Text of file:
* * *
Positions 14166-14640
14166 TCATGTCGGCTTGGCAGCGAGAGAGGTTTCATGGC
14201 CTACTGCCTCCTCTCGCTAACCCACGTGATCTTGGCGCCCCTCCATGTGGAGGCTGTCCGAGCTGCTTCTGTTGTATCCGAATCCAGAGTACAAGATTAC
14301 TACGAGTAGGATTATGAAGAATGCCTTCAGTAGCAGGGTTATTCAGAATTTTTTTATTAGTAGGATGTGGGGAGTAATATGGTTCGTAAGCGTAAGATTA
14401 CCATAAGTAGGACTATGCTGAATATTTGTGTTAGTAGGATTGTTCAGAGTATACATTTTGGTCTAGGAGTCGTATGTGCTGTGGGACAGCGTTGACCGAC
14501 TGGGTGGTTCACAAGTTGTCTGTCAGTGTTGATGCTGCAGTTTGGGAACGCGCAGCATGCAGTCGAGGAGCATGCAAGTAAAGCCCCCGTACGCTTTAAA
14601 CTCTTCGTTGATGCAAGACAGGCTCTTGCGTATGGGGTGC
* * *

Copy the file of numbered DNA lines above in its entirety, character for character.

Positions 14166-14640
14166 TCATGTCGGCTTGGCAGCGAGAGAGGTTTCATGGC
14201 CTACTGCCTCCTCTCGCTAACCCACGTGATCTTGGCGCCCCTCCATGTGGAGGCTGTCCGAGCTGCTTCTGTTGTATCCGAATCCAGAGTACAAGATTAC
14301 TACGAGTAGGATTATGAAGAATGCCTTCAGTAGCAGGGTTATTCAGAATTTTTTTATTAGTAGGATGTGGGGAGTAATATGGTTCGTAAGCGTAAGATTA
14401 CCATAAGTAGGACTATGCTGAATATTTGTGTTAGTAGGATTGTTCAGAGTATACATTTTGGTCTAGGAGTCGTATGTGCTGTGGGACAGCGTTGACCGAC
14501 TGGGTGGTTCACAAGTTGTCTGTCAGTGTTGATGCTGCAGTTTGGGAACGCGCAGCATGCAGTCGAGGAGCATGCAAGTAAAGCCCCCGTACGCTTTAAA
14601 CTCTTCGTTGATGCAAGACAGGCTCTTGCGTATGGGGTGC